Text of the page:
BO DONALDSON AND THE HEYWOODS: Billy, Don’t Be A Hero (ABC 11435).
Currently winning the Chart race in America (up 19 to 38, as opposed to Paper Lace down 4 to 100), Bo and the boys very slightly speed up the tempo, use a somewhat perfunctory mechanical whistle instead of Lace’s irritating (delete according to taste) real thing, and – the only part that was half way decent about the original – they completely lose the soulful session-singing chick’s voice. So, the result must be pretty much like Paper Lace’s own “live” version. Now for some good music . . .
DON COVAY: It’s Better To Have (And Don’t Need) (Mercury 73469).
Ole “Super Dude” is back with a joyfully whomping, stomping, bouncy beat and a strong Gospel feel to his “you know, I can’t get no more . . . satisfaction” (the last word by a wailing Gospel group) new R&B hit, currently at 64 with a bullet. Mmmm, mmm!
WILLIAM BELL: Gettin’ What You Want (Losin’ What You Got) (Stax STA 0198).
With a similar sort of message to Don’s, William is another veteran Soulster doing well with his latest (at 60 R&B with a bulet). It’s a simply Soulful slowie, slinkily sold by Bill and some chix, which puts over another version of the old Jody story.
BOBBI HUMPHREY: Chicago, Damn (Blue Note BN-XW395-W).
Female flautist Ms. Humphrey has been garnering fans through her last two fashionably easy-listening, yet mildly funky, instrumental jazz albums. From the latest, “Blacks And Blues”, comes this chunky slow tricky rhythm rumbler which features a male vocal group setting the scene for her tootling flute and for even more synthetic weazlings to make it ultra-chic. She sings on the flipside slowie, too. Just into the R&B 50 at 49, and bubbling under Pop at 108.
RUFUS THOMAS: The Funky Bird (Stax STA 0192).
Hey y’all, Prince Rufus in town! He got a brand new dance, get down, UH! Which seems as good an introduction as any to some of the more recent hunks of Funk that have been goin’ down . . .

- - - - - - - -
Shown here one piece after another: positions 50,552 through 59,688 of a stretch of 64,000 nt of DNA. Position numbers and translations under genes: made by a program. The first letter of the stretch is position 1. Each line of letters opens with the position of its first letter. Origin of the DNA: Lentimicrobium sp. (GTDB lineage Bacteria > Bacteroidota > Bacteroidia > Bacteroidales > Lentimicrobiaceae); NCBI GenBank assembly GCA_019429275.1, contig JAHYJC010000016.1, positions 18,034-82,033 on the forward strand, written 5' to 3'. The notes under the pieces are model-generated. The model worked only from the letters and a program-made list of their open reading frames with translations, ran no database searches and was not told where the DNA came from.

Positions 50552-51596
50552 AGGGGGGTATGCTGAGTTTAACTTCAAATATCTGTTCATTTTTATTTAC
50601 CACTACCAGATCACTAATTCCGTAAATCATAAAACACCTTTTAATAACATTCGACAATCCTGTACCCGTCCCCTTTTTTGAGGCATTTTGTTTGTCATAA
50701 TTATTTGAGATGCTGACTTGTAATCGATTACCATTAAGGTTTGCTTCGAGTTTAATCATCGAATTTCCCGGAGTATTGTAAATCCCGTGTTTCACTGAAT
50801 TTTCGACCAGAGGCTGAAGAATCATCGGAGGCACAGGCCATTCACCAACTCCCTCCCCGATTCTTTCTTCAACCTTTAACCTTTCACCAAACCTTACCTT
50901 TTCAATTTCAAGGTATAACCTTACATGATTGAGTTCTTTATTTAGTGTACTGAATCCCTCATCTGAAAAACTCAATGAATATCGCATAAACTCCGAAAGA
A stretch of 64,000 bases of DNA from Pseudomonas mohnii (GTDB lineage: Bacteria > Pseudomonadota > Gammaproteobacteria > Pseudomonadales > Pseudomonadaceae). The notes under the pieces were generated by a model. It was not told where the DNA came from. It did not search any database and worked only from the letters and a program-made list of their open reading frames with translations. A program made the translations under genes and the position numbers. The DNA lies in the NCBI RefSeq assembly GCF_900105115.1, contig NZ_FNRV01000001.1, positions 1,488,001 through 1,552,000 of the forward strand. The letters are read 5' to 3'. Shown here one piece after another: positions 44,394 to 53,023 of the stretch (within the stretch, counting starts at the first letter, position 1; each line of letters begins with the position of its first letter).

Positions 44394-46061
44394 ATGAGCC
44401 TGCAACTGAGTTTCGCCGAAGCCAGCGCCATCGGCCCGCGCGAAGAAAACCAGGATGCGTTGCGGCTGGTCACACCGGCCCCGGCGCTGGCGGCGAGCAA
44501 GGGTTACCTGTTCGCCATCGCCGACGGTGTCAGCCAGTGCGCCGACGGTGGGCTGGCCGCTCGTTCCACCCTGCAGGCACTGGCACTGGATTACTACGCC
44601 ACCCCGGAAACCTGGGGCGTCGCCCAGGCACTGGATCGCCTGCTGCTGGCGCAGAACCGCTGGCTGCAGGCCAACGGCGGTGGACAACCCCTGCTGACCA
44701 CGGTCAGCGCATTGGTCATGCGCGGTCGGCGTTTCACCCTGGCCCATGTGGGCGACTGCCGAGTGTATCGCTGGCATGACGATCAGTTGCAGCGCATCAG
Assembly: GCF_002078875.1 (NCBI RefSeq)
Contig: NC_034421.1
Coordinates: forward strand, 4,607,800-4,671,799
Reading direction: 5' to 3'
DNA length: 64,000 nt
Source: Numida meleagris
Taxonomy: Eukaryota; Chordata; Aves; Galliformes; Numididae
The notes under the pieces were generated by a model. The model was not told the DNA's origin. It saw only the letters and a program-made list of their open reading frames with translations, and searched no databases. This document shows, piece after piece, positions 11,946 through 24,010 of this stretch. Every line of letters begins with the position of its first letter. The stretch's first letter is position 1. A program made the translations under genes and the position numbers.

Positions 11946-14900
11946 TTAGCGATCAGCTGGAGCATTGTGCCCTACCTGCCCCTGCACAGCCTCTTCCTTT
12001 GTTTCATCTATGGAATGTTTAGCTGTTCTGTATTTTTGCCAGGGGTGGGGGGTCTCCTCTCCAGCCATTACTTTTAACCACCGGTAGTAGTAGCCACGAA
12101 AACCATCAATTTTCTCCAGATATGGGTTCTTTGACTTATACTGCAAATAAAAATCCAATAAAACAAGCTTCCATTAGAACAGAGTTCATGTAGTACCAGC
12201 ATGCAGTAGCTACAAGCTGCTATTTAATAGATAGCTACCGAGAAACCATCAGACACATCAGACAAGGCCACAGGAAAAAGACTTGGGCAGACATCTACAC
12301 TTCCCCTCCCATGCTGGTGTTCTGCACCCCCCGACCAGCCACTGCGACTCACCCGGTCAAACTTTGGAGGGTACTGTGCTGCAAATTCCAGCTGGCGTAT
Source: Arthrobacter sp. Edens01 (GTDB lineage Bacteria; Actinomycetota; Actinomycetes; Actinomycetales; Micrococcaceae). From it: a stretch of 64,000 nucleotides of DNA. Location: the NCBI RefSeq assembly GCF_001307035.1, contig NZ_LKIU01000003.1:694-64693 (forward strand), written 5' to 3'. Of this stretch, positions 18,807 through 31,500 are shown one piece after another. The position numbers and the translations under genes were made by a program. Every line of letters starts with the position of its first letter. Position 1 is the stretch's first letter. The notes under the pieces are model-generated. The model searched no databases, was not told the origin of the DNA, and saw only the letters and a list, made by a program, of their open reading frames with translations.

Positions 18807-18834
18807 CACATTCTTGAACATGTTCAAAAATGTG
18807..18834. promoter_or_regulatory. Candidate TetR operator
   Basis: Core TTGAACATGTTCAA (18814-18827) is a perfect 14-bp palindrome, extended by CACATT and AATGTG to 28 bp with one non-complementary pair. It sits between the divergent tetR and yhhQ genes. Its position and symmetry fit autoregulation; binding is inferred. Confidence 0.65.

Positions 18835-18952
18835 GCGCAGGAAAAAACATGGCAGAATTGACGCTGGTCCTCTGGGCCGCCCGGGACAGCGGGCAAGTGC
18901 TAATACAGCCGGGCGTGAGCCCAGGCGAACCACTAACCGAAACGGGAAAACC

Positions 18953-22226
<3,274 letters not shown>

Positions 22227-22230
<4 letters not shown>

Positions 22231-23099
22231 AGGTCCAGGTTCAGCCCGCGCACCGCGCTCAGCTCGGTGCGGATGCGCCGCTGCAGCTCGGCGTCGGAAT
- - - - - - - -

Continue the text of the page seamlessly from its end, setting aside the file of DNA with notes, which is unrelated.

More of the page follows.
KOOL & THE GANG: Hollywood Swinging (De-Lite DEP 561).
A disappointment after their great “Jungle Boogie”, the Gang’s newie is a rather dull and impact-less monotonous 4:35 of loose chanting over a brassy rhythm track of no great urgency – however, it’s at 24 with a bullet R&B and 44 ditto Pop.
RIPPLE: Willie Pass The Water (GRC 1013).
Received rather late and so now actually out of the R&B Chart, this Dee Ervin-produced wukka-wukka chanter has a driving rhythm and some good rasping, throaty vocal interplay that makes it a bit like a funky version of the Family Stone with a few brassy twiddles from Norman Whitfield.
TRIBE: Tribe (ABC 11409).
Also produced by Dee Ervin, Tribe dedicate their latest to themselves (remember their last goodie, “Koke”?). This time it’s a husky vocal, but still with lots of instrumental rhythm. Slipping slightly to 58 R&B.
TRANSATLANTIC JOTTINGS . . . both the BEACH BOYS and THREE DOG NIGHT have joined CHICAGO in being managed by JAMES WILLIAM GUERCIO . . . SAM PHILLIPS and RAY HARRIS (this item for Rockabilly freax!) are sueing Playboy Music alleging a breach of their producing contract with the firm . . . speculation about the return of old-style “Bandstand” Pop shows to TV is mounting following a recent court ruling . . . SUZI QUATRO evidently went down exceptionally well as a last-minute opening act for a GRAND FUNK spectacular at Madison Square Garden . . . those “Top Pops”-type sound-alike Woolworths-style cover-version cheapo-cheapo LPs we all know so well are finally becoming the latest bandwagon to hop aboard in the US music biz . . . but veteran big band leader ARTIE SHAW could upset the sound-alikes if his case against some carbon-copies of his oldies is successful . . . the RIGHTEOUS BROTHERS are recording together again, and looking younger than ever with their new fluffy hairstyles . . . and finally, androgyny schmodgyny, the new Guy “Rock Dreams” Peellaert-created artwork for BOWIE’s next “Diamond Dogs” album has DAVID as half man, half beast – the whole looking disturbingly like a flayed whippet, and most unpleasant . . . remember, noon Saturday, the surf’s on Capital!
Pick of the week
DEBBIE DAWN: There Goes That Song Again; Hands (Warner Bros K 16384).
Get ready . . . ‘cos if you can imagine the Shangri-Las singing “Those Were The Days” like Marie Osmond, this is gonna be your meat! Debbie Dawn, the 19 year-old daughter of the sheriff of Sonora, Northern California, and ex-wife of a lumberjack, was discovered by Britain’s peripatetic Andy Wickham and Ian (“After The Ball”) Whitcomb, the latter of whom wrote both sides of this. Kitsch about sums them up. On top, Debbie’s doing the European Tour with her chums from Kansas when “that song again” helps her fall for a romantically doomed young man in Vienna, and – as she tells us in a husky monologue – “it was in his winter lodge that he told me he’d only a month to live”! Uh-huh, there sure ain’t no-one quite like him Kansas! The strongly Country-fied flip is that notorious marching anthem for the striking masseuses of San Francisco, which I wrote about some time ago. Now all those who enquired about it can hear the full filth, as Debbie in Tammy Wynette style tells about the parts of the male anatomy which “the hottest touch in town” will soon be holding!